Future Fund & In-state Qualifier
Q: Everyone says I need an emergency fund of three to six months, but I'm only 17 and don't have a lot of monthly expenses. How much money should I save?
A: You may not have many fixed month-to-month expenses now, but those costs are coming as soon as you move out on your own. The average American spends 65% of total income on housing, transportation and food. Add insurance and incidental expenses to the mix and you'll quickly see that saving an emergency fund can be a big task. Start now before you really need the money.
Emergency fund dollar amounts are unique to each person. To find yours, start by making a list of your monthly expenses (or projected expenses). Multiply this amount by at least three, and you have a savings goal. Then add another number to the budget: the amount you're going to put in the emergency fund every month.
Remember not to withdraw for minor expenses. If you need/want something, save separately for it; you'll wish you had when there's an actual emergency, such as sudden health care or moving expenses.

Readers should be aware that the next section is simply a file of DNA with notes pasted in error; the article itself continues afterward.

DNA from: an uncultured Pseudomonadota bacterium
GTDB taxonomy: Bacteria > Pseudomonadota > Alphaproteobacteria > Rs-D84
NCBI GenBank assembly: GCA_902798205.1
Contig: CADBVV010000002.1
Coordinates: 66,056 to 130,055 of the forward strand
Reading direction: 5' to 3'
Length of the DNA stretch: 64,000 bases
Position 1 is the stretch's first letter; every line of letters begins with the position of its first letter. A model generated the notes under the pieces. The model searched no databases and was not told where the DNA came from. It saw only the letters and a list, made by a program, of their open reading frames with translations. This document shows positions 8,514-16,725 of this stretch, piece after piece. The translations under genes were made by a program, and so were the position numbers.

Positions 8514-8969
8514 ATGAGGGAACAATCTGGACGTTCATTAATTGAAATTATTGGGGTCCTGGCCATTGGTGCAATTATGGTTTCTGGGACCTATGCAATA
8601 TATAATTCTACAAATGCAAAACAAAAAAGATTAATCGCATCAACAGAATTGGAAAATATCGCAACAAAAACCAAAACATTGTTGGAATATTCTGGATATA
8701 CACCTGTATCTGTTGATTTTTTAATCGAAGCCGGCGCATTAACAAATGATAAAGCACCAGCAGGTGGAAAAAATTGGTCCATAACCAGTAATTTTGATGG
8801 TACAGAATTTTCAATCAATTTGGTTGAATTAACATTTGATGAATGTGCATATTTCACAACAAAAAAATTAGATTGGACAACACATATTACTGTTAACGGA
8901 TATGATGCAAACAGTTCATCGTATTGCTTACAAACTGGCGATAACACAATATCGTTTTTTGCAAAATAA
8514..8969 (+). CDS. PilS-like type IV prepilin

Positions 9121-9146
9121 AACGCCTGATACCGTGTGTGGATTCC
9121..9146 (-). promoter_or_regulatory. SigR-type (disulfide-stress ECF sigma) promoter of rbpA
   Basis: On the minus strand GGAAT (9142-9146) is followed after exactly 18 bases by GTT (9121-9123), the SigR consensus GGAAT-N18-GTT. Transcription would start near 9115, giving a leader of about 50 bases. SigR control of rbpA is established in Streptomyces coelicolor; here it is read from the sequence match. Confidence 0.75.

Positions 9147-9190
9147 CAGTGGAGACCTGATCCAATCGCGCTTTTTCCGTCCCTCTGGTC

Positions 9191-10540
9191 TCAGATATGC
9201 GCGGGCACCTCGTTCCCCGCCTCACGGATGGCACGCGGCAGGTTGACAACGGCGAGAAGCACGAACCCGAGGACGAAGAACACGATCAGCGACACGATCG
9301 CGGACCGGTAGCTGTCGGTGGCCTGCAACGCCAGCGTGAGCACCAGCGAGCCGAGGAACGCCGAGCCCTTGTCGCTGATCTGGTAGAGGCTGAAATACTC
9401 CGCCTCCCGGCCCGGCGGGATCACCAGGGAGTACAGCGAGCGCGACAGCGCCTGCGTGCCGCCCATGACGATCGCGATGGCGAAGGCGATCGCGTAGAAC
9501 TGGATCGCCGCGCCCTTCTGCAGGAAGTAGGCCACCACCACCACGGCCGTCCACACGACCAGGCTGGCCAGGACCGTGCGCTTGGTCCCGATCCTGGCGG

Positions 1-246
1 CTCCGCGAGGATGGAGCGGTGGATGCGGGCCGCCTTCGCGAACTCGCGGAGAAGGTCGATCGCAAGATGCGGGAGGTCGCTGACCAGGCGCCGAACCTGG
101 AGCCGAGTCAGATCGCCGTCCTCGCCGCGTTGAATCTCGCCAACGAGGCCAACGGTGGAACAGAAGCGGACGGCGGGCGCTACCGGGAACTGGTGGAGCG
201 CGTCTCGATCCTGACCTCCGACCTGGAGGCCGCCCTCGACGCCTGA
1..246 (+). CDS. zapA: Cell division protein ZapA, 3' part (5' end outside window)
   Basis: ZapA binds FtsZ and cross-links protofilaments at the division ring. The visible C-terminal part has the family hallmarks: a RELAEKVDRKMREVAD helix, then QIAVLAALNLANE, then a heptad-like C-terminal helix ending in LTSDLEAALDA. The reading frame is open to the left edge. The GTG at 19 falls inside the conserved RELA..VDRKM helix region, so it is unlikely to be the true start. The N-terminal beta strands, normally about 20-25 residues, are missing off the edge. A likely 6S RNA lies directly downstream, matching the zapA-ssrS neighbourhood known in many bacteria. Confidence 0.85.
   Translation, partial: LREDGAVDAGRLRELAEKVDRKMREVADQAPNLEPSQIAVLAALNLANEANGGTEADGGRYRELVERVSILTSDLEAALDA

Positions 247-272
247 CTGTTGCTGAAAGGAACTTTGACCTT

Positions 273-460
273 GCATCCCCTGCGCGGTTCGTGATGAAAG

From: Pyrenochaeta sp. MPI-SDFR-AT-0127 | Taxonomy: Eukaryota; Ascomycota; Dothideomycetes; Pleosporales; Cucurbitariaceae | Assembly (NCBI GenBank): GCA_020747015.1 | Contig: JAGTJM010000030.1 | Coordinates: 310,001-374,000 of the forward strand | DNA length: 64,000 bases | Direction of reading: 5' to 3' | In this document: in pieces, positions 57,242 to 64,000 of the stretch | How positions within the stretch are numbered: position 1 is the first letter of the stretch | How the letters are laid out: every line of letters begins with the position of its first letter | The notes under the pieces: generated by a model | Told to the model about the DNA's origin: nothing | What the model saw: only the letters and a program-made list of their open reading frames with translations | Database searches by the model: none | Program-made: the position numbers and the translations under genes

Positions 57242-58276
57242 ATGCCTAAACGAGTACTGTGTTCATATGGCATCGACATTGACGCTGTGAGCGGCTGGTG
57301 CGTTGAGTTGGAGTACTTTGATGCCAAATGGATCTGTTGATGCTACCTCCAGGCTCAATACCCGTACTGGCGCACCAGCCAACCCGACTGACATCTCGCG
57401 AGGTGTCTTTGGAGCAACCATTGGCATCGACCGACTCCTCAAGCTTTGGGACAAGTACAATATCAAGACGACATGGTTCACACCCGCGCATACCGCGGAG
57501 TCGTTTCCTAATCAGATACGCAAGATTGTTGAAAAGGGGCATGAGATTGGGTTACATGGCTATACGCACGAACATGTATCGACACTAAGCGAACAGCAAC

Q: How long does it take to establish state residency and qualify for in-state tuition?
A: Each state differs. Most require proof of legal residence over a period of time (usually one year before admission) and intent of on-going residence. Other requirements might also apply.
- Some states have minimum-age requirements for independent students.
- Dependent students generally must have at least one parent who has been a resident of that state for a year.
Proof of residence usually requires at least two government-issued documents from that state. One of them needs to be dated at least 12 months before the first day of classes. Examples are:
- Voter registration form
- Selective Service registration form (a.k.a. the military draft)
- A Declaration of Domicile form
- State and federal income tax returns with an in-state address
To find state-specific info, check out the Guide to State Residency at collegeboard.com.
Editor's Note: When answering your questions, the editors consult with experienced professionals from a wide spectrum of industries. We utilize their expertise to give you the answers you need, but it's always wise to seek additional opinions from other professionals.
Sources: getrichslowly.org; investopedia.com; collegeboard.com; finaid.org